Immigrants’ occupational segregation in France: “brown-collar” jobs or a Sub-Saharan African disadvantage?

Unfortunately behind a paywall but looks interesting:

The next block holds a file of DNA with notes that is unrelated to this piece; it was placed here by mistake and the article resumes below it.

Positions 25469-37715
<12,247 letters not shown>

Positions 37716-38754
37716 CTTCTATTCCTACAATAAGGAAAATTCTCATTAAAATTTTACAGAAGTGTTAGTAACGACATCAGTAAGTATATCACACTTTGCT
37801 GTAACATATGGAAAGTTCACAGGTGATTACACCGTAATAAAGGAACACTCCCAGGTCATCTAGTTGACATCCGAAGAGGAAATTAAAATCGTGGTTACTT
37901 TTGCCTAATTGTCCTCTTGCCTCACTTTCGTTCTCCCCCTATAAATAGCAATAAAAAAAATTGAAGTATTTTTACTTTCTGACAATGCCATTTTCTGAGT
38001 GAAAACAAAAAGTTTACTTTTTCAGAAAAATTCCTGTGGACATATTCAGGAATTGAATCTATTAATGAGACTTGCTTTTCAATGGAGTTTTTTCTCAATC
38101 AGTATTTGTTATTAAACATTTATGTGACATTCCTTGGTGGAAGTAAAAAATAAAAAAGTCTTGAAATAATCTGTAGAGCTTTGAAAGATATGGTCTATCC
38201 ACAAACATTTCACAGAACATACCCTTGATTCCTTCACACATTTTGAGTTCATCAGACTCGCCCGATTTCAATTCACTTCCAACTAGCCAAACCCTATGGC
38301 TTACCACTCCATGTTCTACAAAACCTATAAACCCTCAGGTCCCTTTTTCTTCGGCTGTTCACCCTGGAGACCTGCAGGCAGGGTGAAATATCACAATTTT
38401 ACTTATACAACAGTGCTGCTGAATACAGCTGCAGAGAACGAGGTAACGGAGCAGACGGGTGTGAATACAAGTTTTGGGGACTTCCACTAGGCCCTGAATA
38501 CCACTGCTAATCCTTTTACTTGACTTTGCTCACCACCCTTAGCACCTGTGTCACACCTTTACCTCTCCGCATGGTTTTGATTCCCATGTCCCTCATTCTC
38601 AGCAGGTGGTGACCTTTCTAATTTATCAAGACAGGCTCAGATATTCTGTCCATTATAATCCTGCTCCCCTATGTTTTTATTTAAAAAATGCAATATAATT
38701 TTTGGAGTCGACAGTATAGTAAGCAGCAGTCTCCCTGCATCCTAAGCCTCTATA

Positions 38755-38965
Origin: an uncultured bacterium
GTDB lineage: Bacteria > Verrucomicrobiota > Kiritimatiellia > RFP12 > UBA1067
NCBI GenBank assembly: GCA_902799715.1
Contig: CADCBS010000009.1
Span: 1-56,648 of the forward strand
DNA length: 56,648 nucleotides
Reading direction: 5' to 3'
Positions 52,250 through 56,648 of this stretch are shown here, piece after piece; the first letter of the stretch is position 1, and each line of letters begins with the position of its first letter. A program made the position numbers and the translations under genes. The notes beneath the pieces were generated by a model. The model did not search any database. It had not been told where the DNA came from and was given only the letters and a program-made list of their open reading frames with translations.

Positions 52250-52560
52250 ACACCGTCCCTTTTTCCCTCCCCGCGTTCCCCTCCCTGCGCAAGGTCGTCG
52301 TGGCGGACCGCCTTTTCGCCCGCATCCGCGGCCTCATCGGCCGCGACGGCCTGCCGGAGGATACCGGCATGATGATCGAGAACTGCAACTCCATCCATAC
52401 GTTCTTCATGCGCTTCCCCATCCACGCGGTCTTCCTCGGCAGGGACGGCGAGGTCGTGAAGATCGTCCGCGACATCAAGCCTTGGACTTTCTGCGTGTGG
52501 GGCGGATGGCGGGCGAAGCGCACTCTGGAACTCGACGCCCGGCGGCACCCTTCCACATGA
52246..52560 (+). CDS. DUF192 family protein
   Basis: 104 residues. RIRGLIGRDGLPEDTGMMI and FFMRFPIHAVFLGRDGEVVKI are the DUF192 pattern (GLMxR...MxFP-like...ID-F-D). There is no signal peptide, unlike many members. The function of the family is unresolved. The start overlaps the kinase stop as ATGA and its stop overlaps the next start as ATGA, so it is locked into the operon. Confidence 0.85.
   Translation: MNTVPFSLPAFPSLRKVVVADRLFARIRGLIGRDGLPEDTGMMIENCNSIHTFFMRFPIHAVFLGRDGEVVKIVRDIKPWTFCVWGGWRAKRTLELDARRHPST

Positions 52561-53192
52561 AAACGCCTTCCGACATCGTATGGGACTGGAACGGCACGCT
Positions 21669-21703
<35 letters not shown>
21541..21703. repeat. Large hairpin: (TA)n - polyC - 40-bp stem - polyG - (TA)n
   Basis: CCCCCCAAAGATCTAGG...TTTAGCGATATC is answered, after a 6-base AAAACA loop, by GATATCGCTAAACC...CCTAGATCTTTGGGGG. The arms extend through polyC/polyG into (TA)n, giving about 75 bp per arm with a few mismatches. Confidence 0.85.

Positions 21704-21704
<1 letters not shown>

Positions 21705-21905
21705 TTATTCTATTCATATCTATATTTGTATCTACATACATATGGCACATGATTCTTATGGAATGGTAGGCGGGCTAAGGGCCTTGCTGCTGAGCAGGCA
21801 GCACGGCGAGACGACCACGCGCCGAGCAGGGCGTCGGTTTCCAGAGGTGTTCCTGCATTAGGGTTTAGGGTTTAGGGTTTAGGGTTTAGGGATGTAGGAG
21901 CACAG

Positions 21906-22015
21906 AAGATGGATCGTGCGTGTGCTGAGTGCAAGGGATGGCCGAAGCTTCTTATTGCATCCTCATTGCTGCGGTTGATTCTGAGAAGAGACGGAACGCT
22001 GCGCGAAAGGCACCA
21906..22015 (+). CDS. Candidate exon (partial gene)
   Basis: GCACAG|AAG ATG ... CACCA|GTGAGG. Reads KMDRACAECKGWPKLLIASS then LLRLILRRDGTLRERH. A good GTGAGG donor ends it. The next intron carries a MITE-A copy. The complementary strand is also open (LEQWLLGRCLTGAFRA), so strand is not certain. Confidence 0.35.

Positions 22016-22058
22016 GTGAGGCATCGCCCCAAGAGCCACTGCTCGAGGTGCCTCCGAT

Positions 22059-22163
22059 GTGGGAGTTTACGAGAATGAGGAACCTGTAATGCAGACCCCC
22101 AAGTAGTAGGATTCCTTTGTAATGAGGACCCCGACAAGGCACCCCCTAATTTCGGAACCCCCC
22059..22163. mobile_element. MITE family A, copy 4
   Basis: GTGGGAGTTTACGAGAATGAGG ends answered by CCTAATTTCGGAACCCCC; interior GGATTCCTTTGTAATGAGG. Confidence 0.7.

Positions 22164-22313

Large-scale labour migration is considered a recent phenomenon in most European countries; however, immigrants have been an integral part of the French labour-force nearly as long as in the United States. Numerous studies document Sub-Saharan African immigrants’ employment and wage disadvantages in France; however, few investigate an important aspect of Sub-Saharan African immigrants’ integration – occupational segregation. Using 2011 French census data, I examine Sub-Saharan African immigrants’ occupational segregation. I find that all immigrants are concentrated, but only Sub-Saharan Africans are concentrated in low-skilled work regardless of citizenship. Department-level regression analyses measuring occupational segregation show that after controlling for socioeconomic characteristics, Sub-Saharan Africans are most segregated. Control variables explain less of Sub-Saharan African women’s segregation than any other group indicating that they experience more discrimination in the labour market than even Sub-Saharan African men. Future research using longitudinal data is needed to determine if these results reflect a persistent disadvantage.